Badly Designed Bike Racks

🔖 cycling 
Yesterday I came across what is quite possibly the most badly designed bike rack I have ever seen. May I present to you: the Capitol Bike Rack by Forms+Surfaces. Image credit There were two of these side by side and at first it wasn’t even clear to me that they were supposed to be bike racks (none of them were occupied, of course). Luckily they have a nice bike symbol stamped on them that eased my uncertainty, but not my doubts. Read more...

Passwordstore (pass) extremely slow on OSX

🔖 code 
passwordstore (installed via homebrew) on OSX is very slow. Austins-MacBook% time pass testpass thisisatestpass pass testpass 0.55s user 0.25s system 83% cpu 0.969 total Over half a second to print out a password. Pass is just a bash script. This would not do. After doing some sleuthing, it turns out it is this line in the platform specific code for OSX that is causing the problem: GETOPT="$(brew --prefix gnu-getopt 2>/dev/null || { which port &>/dev/null && echo /opt/local; } || echo /usr/local)/bin/getopt" Every time pass is run on OSX, it first has to run homebrew to find out where gnu-getopt is installed. Read more...

Does Strava Encourage Illegal Trail Riding?

🔖 cycling 
I recently received the following email in my Trail Care inbox (names and locations removed): Hi, I am a long time mtb rider. I am also on the Board of Directors for the local open space advocacy/trails stewardship group. The actual owner of the surrounding open space is the county. Like other areas, we have a ton illegal trails. Many of the authorities see Strava as a negative in that riders publicly post their illegal trail rides which leads others to follow. Read more...

Reliable California Wildfire Information

🔖 other 

November is wildfire season in California, and this year has been no exception. Just when we thought it couldn’t get worse than 2017 / 2018, it did.

Unfortunately it can be super hard to get good information about wildfires while they are happening. This is mainly due to every local news station eagerly exploiting tragedy for readership. Googling a fire returns pages of poorly and hastily written articles that contain, at best, out of date information (but plenty of shocking cell phone video) and at worst no information at all.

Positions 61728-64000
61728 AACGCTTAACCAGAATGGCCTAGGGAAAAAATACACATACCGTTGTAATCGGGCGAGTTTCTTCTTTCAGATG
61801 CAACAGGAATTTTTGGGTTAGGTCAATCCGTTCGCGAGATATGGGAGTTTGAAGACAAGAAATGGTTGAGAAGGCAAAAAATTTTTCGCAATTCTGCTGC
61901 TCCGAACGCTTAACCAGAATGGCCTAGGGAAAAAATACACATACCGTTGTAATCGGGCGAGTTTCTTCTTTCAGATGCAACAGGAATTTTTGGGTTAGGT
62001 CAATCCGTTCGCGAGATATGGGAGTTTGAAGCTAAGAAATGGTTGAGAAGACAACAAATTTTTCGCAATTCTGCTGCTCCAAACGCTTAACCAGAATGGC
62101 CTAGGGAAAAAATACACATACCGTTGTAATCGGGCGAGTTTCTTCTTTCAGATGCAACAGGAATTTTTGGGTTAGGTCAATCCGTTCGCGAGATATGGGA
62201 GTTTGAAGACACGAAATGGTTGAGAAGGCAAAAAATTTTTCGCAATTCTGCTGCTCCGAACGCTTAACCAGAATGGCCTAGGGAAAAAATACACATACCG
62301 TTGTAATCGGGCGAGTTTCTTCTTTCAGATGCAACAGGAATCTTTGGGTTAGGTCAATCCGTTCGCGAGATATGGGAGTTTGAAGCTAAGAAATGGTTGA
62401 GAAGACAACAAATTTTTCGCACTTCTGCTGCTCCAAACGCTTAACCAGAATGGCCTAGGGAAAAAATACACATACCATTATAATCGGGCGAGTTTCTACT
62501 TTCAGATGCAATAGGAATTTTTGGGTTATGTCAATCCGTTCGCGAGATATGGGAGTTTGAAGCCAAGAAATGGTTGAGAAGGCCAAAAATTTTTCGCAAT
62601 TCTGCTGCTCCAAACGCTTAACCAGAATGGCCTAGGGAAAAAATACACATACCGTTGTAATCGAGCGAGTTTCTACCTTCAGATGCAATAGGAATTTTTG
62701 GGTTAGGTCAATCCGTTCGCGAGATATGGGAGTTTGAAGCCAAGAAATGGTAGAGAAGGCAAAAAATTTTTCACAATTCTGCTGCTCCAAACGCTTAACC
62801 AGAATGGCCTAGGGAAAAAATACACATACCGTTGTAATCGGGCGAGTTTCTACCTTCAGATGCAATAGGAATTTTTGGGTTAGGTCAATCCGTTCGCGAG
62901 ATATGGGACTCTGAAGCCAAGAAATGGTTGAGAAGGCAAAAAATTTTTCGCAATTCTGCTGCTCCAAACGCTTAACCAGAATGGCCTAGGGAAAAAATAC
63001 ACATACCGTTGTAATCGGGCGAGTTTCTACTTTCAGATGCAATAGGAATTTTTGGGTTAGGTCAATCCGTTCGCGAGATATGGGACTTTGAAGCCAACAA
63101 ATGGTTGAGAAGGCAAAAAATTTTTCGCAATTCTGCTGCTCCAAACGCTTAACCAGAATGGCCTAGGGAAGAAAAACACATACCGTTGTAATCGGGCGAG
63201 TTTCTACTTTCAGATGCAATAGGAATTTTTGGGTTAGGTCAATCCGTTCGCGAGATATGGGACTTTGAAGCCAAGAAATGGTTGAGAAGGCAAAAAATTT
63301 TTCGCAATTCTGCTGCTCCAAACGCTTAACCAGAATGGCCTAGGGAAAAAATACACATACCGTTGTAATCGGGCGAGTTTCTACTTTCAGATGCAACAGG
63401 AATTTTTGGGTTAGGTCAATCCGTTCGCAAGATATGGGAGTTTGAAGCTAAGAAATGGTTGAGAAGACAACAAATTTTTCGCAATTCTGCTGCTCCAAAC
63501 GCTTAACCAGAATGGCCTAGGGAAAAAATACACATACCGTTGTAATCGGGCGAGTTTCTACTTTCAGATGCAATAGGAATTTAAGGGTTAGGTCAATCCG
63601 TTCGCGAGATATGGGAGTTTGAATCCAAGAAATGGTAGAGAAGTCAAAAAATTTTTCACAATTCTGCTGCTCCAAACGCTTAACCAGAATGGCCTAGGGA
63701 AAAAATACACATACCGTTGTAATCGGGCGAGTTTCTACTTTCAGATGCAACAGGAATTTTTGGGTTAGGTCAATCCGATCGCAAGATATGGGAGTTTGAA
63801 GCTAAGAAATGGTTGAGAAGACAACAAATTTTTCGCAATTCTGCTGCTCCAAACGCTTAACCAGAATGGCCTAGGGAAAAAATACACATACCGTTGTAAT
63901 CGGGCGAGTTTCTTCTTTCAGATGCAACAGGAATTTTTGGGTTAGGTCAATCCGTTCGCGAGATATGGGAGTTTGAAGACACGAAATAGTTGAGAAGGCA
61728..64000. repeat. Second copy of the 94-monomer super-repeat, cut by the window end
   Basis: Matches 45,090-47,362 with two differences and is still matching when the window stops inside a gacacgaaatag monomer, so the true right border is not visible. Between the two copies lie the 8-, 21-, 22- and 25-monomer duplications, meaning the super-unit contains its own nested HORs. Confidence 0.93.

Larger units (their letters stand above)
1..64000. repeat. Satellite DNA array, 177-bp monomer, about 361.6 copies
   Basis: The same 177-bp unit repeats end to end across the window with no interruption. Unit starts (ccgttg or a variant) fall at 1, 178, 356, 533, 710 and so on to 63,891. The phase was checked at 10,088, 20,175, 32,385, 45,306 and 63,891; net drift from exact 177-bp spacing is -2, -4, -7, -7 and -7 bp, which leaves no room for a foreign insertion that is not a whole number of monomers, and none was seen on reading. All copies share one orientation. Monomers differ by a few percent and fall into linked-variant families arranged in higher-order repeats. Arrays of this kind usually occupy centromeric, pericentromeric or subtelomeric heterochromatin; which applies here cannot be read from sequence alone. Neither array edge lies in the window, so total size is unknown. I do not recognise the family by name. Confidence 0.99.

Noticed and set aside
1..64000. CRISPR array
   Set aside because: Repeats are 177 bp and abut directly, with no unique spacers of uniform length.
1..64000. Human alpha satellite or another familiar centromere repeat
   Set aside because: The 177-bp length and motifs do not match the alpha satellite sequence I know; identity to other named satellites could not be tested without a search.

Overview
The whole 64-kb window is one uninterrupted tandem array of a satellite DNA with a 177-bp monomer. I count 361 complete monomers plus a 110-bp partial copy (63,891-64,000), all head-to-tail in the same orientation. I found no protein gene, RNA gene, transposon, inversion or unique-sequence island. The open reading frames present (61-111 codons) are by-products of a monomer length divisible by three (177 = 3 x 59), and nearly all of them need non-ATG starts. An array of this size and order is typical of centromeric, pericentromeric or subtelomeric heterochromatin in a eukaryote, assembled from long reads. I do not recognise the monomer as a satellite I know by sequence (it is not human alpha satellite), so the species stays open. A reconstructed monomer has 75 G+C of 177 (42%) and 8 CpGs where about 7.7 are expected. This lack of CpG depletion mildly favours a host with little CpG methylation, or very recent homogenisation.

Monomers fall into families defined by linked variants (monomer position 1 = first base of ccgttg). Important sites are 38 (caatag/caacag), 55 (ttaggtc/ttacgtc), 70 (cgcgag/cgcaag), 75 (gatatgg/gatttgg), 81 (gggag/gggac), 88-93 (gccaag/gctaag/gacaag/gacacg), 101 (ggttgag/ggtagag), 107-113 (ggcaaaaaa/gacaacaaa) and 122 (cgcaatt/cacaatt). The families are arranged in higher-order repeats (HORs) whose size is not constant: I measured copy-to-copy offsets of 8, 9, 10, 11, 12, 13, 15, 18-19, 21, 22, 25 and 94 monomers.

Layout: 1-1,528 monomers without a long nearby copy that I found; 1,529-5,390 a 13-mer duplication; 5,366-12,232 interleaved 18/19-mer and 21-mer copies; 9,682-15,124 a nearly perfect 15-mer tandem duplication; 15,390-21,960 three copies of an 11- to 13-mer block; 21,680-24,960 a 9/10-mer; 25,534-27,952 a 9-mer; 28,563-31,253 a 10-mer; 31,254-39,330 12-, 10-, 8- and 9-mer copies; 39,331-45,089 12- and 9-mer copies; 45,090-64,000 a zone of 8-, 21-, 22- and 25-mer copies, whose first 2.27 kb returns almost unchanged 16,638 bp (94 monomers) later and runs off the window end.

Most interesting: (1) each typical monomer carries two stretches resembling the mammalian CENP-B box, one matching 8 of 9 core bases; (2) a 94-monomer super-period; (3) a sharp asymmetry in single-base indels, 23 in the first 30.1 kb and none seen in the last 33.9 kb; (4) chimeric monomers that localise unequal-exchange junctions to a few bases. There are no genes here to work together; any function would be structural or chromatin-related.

Simple Virtualenv Auto Activation With ZSH.

🔖 linux 

Since I moved from fish to zsh, one of the main things I missed was virtualfish. I’m not sure how any serious python developer lives without auto activation, as in automatically activating the virtualenv for your project when you open a terminal or cd to it.

Here is a script you can use to achieve auto activation. It doesn’t require virtualenvwrapper, pyenv, or anything like that. Just use python3’s built in python -m venv to create a virtualenv in ~/.virtualenvs/, use the provived venvconnect function to connect the activated env with the current directory, and you’re done.

# Auto activate a python virtualenv when entering the project directory.
# Installation:
#   source
# Usage:
#   Function `venvconnect`:
#       Connect the currently activated virtualenv to the current directory.

function _virtualenv_auto_activate() {
    if [[ -f ".venv" ]]; then
        _VENV_PATH=$VENV_HOME/$(cat .venv)

        # Check to see if already activated to avoid redundant activating
        if [[ "$VIRTUAL_ENV" != $_VENV_PATH ]]; then
            source $_VENV_PATH/bin/activate

function venvconnect (){
    if [[ -n $VIRTUAL_ENV ]]; then
        echo $(basename $VIRTUAL_ENV) > .venv
        echo "Activate a virtualenv first"

precmd_functions=(_virtualenv_auto_activate $precmd_functions)

Source the above script in your ~/.zshrc and you should get auto activation of python virtualenvs.

A Piece of Trash a Day

🔖 earth  other 

The lines we make in our day to day lives. Placed on a heatmap of all our motion, our daily routines show up in blazing hot purple. We ride down the same streets on our way to work, walk the same sidewalks to get the groceries, wander familiar shorelines on sunset strolls.


Customizing grml-zsh-config

🔖 linux 

Ever heard of grml-zsh-config? Maybe not, but it’s possible you may have used it. It’s the zsh config for the Arch linux installer, as well as some Debian systems.

Grml is a nice alternative to heavy and bloated config frameworks like oh-my-zsh and pretzo (even on a modern machine I’ve seen zsh take over a second to load using oh-my-zsh with just a few plugins enabled).

Unfortunately, grml is not that easy to configure, and the available documentation is a little lacking. With a few tweaks though, I managed to get a proper shell out of grml.